Today I’m honored to be a part of the 2014 Crochetville NatCroMo Designer Blog Tour. Amy Shelton and Donna Hulke of Crochetville included me last year in their National Crochet Month tour to celebrate crochet and it was great fun. These two are the right women to lead the celebration of all things crochet, visit them at the Crochetville site or their blog and you’ll know just what I mean.
My focus this year for NatCroMo has been teaching others to crochet. It’s been very exciting that my youngest son is learning. Above is his latest effort, he wanted to make a scarf so I got him started with the first row of this little V-stitch scarf and he is amazing me at how well he is doing. It’s also a great excuse for some cuddle time as we snuggle together on the sofa and crochet.
Today I will be at the Longmont Yarn Shoppe from 12p – 1:30p with my local CGOA Chapter showing folks how to get started crocheting. We will be making quick fun little beaded bracelets that students can make and take away with them. Beaded crocheted chains are a fun easy project that give beginners the chance to make something beautiful with minimal crochet skills.
Our projects for the “Make & Take” will use plain worsted weight yarn and plastic pony beads.
Switch out the yarn to something with silk or glimmering threads and the beads for lovely glass or semi-precious beads (just need holes big enough for the yarn to go thru), and you’ve got a beautiful piece of jewelry.
Look at the lovely necklaces we have on display at the shop, these were all made just by stringing beads on the yarn then working crocheted chains to the desired length.
For those of you that can’t be with us today I have included photos and instructions for you to practice at home. Or if you are an experienced crocheter teaching some one else how to get started, this is a great starter project as they get accustomed to working with the yarn and hook.
If you’ve never crocheted, or it’s been a long time since you crocheted, you may have forgotten how to hold your hook and yarn. These photos Show how to hold the yarn and hook if you are right-handed. For left-handed crocheters just reverse which hand holds the yarn and hook. The most important thing to remember when crocheting is to keep your hands relaxed.
Making a slip knot to place on your hook
I create a loop with the working yarn (coming from the ball of yarn) going over the top of the beginning tail, then reach thru the loop with my hook (or fingers) to pull up a loop from the working yarn, I place that loop over my hook and gently pull on the working yarn to snug the loop on my hook.
Holding your hook
There are 2 fairly common ways to hold your crochet hook…
The Knife or Toothbrush hold….
Or the Pencil hold.
Try them both out and see which is most comfortable to you.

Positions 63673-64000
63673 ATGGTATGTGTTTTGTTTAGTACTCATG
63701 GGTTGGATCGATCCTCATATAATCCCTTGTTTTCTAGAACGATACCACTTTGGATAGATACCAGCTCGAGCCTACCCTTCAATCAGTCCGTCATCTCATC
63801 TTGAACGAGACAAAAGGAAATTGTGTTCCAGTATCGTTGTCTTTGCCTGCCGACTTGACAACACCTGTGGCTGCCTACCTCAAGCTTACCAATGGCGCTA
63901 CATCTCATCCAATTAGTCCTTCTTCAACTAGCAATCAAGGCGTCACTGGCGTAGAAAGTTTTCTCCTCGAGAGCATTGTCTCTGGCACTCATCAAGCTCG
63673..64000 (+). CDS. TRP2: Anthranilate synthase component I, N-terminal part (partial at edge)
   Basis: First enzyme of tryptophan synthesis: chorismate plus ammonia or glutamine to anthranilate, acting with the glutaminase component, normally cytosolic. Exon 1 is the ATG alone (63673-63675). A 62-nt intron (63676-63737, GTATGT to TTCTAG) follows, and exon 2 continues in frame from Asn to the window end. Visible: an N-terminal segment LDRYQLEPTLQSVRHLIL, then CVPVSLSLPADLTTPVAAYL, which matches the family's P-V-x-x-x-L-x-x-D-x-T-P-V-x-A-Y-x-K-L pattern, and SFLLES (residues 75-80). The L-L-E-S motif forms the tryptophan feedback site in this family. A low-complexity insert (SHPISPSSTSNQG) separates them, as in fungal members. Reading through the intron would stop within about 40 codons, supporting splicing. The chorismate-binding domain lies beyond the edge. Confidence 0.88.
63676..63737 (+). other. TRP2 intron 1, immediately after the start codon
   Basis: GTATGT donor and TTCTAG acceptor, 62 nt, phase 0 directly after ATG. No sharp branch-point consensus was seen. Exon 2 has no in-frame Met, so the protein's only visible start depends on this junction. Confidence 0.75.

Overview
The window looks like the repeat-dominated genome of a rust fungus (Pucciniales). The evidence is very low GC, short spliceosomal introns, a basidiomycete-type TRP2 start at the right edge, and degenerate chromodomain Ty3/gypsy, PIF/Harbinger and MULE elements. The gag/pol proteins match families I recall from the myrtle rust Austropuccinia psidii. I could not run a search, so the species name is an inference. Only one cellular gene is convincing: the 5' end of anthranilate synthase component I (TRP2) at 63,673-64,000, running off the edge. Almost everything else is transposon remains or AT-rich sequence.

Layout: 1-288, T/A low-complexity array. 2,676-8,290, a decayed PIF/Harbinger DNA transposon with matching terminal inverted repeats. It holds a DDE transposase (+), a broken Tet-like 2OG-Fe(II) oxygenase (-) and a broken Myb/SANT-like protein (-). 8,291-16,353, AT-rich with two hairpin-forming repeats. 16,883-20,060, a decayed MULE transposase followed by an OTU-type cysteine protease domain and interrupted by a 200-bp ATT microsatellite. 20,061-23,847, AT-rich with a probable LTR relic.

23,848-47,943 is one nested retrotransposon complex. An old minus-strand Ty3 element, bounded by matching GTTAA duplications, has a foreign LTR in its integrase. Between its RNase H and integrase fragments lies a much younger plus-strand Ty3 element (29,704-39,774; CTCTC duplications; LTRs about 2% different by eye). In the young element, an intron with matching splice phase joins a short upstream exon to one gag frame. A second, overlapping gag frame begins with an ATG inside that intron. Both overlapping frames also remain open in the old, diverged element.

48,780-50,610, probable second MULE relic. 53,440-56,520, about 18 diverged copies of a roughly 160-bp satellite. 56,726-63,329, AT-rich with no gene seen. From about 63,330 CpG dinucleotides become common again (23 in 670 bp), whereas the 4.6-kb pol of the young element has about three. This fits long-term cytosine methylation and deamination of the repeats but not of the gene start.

Tensioning (holding) the yarn
You may need to adjust how you hold the yarn depending on how dry your skin is and the texture of the yarn you are working with.
I loop the yarn around my left-hand pinkie…..
then weave it thru my fingers over and under so the yarn going to my hook comes over the top of my index finger.
I then use the middle finger and thumb of my left hand to hold at the base of the loop on my hook. This allows my hook to move freely in the loop.
To make a chain stitch
I scoop the tip of my hook from the front to the back of the strand of yarn coming from my index finger, then “hook” the yarn and pull it thru the loop on my hook.
Now you are ready to start on your bracelet project.
Simple Beaded Chain Bracelet
Slide bead up close to hook.
Worsted weight yarn
Approximately 15 “pony” beads in desired colors
Size I (5.5mm) or J (6mm) hook
String 15 pony beads on yarn (note you may have beads left-over once your reach your ideal bracelet length).
Chain 1 and capture bead.
Make a slip knot in yarn, ch 1, slide 1 bead up close to hook, ch 1 capturing bead, continue with alternating plain chain stitch and beaded chain st until strand measures 7 inches long (or long enough to fit loosely around wrist), finish with a final plain ch 1. Fasten off.
Tie ends together using a square knot, trim ends to 1″ long.
Thanks again for making my blog one of your visits for our blog tour. I hope you come by to visit again soon. Meanwhile if you are a more experienced crocheter, and like to make hats, please join us during NatCroMo in crocheting (or knitting) hats to support the Halos of Hope organization. There are many patterns at the Halos of Hope website to use for this effort or you can use my “Pi Recipe” to create a simple stretchy hat that will be very appreciated.
Crochetville has received a lot of support from the crochet community over the years. They believe strongly in the importance of giving back. In 2013, Crochetville became a corporate sponsor of a wonderful organization called Halos of Hope. You can read more about Crochetville’s fundraising efforts and hat collection on the Crochetville blog.
Halos of Hope is a 501(c)3 not-for-profit organization founded by Pam Haschke, herself a survivor of inflammatory breast cancer. Halos of Hope’s mission is to provide volunteer-crafted hats to cancer centers across the country. – See more at: Halos of Hope website and the Halos of Hope Facebook Page.
As Amy said, ” Wouldn’t it be cool if we could somehow reach all of the 1.7 million crocheting households in the United States? If you’re going to dream, dream big, I say!”